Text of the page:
While wishfully, I would have loved to make this plugin for Obsidian October, neither my programming skills or availability as a grad student are up to the task of making this happen, so I present it to the community in the hope that it inspires some productive discourse!
The #1 regret I’ve heard from Zettlers across the internet is I wish I started my note-taking journey earlier. I also share this sentiment, having only joined the community after finishing my undergraduate career, where I would have loved to have a better note-taking system. The problem is that systems like collaborative learning, Zettelkastens, knowledge bases, or Wiki building, aren’t integrated into schools and curricula, where most of us build the foundation for our sense-making journeys. I can imagine why: building a curriculum around an intangible (and ostensibly hard-to-grade) resource like a Zettelkasten sounds extremely tricky. However, if we could devise a way to teach around the idea of students building their own second brains, I think the benefits would be invaluable. Not only would students leave with a resource that would grow in value with age, but their mastery of a subject would be founded on interconnected learning, rather than on rote reproduction.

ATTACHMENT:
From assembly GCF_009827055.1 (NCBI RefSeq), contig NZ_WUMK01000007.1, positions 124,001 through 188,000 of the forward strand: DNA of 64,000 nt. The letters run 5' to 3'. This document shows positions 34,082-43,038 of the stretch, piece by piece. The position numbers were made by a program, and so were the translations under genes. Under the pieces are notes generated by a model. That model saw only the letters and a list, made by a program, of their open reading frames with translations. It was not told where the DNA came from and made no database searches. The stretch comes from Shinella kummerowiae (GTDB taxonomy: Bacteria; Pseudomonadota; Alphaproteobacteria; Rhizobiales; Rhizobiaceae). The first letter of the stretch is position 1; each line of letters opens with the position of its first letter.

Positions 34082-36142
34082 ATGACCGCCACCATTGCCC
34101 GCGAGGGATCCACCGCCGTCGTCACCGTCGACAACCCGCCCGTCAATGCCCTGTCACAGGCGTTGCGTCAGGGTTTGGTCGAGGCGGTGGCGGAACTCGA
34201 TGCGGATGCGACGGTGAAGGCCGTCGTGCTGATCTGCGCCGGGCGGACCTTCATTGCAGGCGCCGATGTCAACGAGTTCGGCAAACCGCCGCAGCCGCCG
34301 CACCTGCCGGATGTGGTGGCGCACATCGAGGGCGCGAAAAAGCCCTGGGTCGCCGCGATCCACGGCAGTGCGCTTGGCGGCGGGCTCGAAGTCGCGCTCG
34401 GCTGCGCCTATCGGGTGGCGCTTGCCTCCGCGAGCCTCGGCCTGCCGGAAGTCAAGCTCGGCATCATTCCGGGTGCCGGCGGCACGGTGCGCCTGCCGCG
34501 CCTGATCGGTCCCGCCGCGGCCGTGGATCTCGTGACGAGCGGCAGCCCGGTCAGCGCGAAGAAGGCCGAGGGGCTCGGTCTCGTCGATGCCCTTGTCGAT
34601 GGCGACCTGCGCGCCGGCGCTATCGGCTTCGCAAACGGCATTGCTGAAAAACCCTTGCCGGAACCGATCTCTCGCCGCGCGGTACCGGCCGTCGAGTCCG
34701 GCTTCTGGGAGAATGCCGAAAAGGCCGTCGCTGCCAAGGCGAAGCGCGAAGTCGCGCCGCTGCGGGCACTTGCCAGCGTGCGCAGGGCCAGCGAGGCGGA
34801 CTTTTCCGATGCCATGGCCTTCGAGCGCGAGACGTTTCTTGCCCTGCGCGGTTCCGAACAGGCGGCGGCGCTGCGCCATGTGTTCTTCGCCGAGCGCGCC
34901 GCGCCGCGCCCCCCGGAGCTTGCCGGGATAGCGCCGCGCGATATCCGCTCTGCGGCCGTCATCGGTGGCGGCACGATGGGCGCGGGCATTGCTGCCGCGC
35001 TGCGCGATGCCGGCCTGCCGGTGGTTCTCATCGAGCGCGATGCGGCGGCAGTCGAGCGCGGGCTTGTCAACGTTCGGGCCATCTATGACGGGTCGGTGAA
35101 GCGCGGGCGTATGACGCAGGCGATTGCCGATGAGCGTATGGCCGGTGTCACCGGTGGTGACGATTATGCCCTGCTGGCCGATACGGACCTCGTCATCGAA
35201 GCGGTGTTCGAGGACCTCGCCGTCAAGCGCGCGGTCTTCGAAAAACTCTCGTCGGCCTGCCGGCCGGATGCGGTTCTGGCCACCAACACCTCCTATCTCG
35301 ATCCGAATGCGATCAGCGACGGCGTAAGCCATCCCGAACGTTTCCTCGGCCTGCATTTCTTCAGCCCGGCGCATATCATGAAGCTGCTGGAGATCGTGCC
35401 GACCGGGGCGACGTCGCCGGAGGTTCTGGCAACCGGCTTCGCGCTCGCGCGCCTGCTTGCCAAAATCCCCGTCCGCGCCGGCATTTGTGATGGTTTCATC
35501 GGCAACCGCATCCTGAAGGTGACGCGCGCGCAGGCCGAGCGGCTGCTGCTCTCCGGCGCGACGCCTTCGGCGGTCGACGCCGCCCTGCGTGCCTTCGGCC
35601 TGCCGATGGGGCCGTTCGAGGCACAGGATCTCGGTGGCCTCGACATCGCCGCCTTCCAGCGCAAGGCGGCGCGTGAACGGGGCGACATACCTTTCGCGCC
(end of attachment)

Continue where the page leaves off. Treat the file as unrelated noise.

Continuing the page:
To discretize students’ performance into Courses, each Course would have its own Vault. However, these Vaults will also exist within the student’s Personal Vault which overarches all classes, encourages/allows for connectivity between subjects, and can house academic resources like students’ CV’s, extracurricular experiences, etc.
- What Individual Works are cited the most by their peers? This should be greatly rewarded as work done well enough that others would find it worth including in their own Vaults.
- How often are students citing each other?
- How often are students commenting on one another’s work? (asking v. suggesting?)
- Easy to cite external resources
- Plagiarism checker for Vaults, Textbook, Wikipedia, Internet in general (Turnitin integration?)
- Suggested places to rephrase/write in your own words over citing (discouraging information hoarding, too)